I thank my colleagues in the Regional Group once more for their assistance in bringing this motion before the House. It is vital that we first recognise the vital service An Post provides to all local communities in every village and town in the country. It is also vital that we come to its rescue and that the Government provides the necessary funding to fill the current gap of €17 million. It should be noted that the Government already provides substantially more funding to bus and rail services in order to keep them operating, and An Post should be treated the same way. I hope this motion gets the support of the House, particularly from Members on the Government side, and that they recognise, now more than ever, that we need a viable and sustainable postal network.
Last October, the Government was put on notice that if there was no movement on the post offices, we would revisit the issue, and here we are, which is disappointing to all concerned. This motion calls on the Government to introduce an interim solution that could be effective and deliverable from July 2021 to guarantee the current post office network and prevent any further closures. It could provide long-term certainty to enable postmasters to invest, develop and grow their businesses and ensure that all citizens have full access to the important services the post offices provide. It should designate the post office network as the offline gateway of choice for citizens availing of State services due to its unique nationwide network and existing strong relationship with offline citizens. It could reinvigorate the post office network by extending the services post offices provide, by retaining existing services such as social welfare payments, by commencing the provision of offline government services with the availability of motor tax renewal through the network and by giving recognition to the existing network as being both a rural economic lifeline service and the locus for future development of financial services outside of the existing banking framework. All these objectives are achievable with focused, dedicated and determined action.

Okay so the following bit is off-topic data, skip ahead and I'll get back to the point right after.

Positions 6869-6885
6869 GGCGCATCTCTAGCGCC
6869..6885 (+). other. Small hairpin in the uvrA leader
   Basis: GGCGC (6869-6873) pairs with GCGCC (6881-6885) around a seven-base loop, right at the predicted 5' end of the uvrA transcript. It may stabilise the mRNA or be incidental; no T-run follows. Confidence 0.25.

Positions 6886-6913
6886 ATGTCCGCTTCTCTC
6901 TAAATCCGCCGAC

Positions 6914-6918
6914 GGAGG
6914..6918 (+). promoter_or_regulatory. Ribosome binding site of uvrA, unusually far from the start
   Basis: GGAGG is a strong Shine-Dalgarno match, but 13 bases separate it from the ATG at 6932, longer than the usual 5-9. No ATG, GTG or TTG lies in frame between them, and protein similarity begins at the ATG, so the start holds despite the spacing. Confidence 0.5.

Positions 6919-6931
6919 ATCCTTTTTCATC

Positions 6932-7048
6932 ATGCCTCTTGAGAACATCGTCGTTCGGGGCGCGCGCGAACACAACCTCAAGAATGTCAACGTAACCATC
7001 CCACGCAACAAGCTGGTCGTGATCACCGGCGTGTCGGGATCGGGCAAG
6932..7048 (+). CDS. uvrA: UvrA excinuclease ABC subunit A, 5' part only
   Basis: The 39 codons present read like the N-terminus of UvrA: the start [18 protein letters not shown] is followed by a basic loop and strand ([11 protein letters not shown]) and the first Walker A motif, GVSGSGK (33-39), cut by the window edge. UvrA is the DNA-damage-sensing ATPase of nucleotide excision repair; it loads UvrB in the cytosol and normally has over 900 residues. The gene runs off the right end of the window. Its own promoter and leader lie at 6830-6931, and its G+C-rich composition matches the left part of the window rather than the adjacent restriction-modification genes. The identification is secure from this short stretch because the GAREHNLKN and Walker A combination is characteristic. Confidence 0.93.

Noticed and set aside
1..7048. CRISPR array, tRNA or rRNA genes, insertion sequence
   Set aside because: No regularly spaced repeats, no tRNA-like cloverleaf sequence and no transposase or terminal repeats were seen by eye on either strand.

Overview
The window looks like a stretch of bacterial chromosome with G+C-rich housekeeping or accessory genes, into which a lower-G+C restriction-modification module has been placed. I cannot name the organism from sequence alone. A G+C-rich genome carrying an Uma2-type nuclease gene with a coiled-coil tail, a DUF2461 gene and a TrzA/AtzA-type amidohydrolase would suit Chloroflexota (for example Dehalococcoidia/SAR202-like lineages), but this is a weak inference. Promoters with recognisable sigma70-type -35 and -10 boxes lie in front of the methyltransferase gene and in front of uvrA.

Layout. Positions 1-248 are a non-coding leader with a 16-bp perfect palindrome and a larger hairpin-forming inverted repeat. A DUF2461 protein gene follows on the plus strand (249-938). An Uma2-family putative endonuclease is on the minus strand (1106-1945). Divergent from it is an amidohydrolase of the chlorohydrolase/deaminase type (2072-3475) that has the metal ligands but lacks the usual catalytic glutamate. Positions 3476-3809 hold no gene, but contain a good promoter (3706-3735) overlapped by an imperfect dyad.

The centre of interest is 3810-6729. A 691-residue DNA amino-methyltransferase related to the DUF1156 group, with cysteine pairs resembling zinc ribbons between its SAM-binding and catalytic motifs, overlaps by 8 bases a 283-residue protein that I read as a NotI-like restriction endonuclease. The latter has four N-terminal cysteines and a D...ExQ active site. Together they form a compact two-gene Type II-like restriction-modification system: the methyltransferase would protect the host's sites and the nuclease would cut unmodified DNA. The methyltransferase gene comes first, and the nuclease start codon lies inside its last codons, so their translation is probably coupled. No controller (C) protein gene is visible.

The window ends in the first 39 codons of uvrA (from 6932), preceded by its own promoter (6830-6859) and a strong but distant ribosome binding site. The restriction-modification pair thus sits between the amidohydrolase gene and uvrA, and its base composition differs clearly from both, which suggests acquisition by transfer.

The post office sector is a vital piece of infrastructure to many rural and regional communities. Almost 950 post offices exist throughout Ireland. They vary in size and in the services they provide. In County Wexford, there are 52 post offices. I am in regular contact with people who run post offices, particularly in the areas of Fethard, Ballycullane, Ramsgrange, Campile, New Ross and many others. Clearly, the rural post office plays a crucial role in community life. Unfortunately, it is becoming more of a struggle for postmasters and postmistresses to make a sustainable living from their work. Post offices throughout Ireland provide a vital service to hundreds of communities and millions of people. Not only do they provide vital services, but they also provide a warm, helpful and friendly face for the people in the local community. These things make the post office network a crucial asset worth protecting and capitalising on.
As part of the Regional Group, I have called many times for post offices to be viewed as a one-stop-shop for engagement with State services. I know many State services can be dealt with via the post office, but there is still a long way to go and there are many more services that could be incorporated into the post office's role. This could result in huge benefits for the customer, the post office and the State.
The correct action is for the Government to ensure the sustainability of the post office network. When a postmaster or postmistress retires, there must be conditions in place to encourage new entrants to take his or her place in order to keep the service alive. This may involve emergency investment, but, more importantly, it will require an expansion to the role of the post office network to allow it greater opportunities to sustain itself. In recent correspondence from An Post, it highlighted the announcement that Bank of Ireland customers will be able to avail of banking services in post offices as proof of An Post's value in local communities. More than 500 post offices nationwide are situated in locations without a mainstream bank. This development shows how important the post office network is.